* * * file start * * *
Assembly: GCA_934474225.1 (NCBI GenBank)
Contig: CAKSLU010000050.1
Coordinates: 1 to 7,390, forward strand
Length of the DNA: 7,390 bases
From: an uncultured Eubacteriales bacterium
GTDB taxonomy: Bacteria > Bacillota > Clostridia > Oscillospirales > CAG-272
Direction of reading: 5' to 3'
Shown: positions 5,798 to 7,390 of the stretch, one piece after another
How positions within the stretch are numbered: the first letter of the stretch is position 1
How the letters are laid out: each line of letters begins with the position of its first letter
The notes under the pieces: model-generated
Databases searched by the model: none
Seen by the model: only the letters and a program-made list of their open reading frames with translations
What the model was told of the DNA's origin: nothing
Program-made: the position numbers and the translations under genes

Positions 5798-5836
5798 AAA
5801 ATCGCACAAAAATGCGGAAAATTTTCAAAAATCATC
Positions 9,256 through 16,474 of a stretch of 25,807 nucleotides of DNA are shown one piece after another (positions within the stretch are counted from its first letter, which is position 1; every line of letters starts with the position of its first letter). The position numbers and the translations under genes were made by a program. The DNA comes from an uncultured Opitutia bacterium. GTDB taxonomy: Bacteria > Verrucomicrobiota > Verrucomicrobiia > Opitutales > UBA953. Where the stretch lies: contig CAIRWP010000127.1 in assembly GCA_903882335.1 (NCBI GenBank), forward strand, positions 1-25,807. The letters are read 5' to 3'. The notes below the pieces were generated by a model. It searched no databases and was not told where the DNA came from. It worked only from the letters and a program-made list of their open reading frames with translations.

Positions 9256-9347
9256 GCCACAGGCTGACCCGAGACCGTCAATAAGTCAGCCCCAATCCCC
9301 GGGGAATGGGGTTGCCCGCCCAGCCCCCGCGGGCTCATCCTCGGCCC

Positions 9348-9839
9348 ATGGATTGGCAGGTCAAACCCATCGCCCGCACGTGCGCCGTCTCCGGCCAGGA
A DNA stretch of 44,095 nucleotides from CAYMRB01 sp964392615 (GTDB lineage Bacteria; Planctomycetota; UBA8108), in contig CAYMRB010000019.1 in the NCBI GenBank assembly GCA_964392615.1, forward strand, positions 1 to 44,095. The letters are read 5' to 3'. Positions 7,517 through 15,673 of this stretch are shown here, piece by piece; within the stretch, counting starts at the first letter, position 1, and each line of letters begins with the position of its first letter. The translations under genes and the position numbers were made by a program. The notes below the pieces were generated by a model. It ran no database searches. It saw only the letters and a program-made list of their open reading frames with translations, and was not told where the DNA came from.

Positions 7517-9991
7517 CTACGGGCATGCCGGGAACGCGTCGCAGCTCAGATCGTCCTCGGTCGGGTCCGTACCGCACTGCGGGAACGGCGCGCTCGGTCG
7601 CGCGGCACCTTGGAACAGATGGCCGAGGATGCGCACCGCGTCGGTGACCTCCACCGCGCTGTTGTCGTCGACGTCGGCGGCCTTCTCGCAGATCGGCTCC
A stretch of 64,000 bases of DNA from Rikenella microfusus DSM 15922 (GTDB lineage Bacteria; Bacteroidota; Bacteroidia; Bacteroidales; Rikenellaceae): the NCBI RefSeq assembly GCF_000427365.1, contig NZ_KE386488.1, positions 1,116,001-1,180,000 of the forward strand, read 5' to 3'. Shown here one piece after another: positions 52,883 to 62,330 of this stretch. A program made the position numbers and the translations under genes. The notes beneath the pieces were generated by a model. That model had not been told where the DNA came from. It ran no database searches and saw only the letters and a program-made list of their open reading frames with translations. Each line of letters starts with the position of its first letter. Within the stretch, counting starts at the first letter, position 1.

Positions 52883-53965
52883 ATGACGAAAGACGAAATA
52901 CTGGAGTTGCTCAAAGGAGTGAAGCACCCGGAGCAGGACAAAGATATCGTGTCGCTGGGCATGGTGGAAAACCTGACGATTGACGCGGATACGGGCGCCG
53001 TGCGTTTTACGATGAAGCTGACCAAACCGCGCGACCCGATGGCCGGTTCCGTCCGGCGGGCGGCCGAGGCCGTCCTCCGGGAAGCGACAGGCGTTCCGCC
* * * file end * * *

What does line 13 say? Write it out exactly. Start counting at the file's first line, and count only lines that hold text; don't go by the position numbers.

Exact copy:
Seen by the model: only the letters and a program-made list of their open reading frames with translations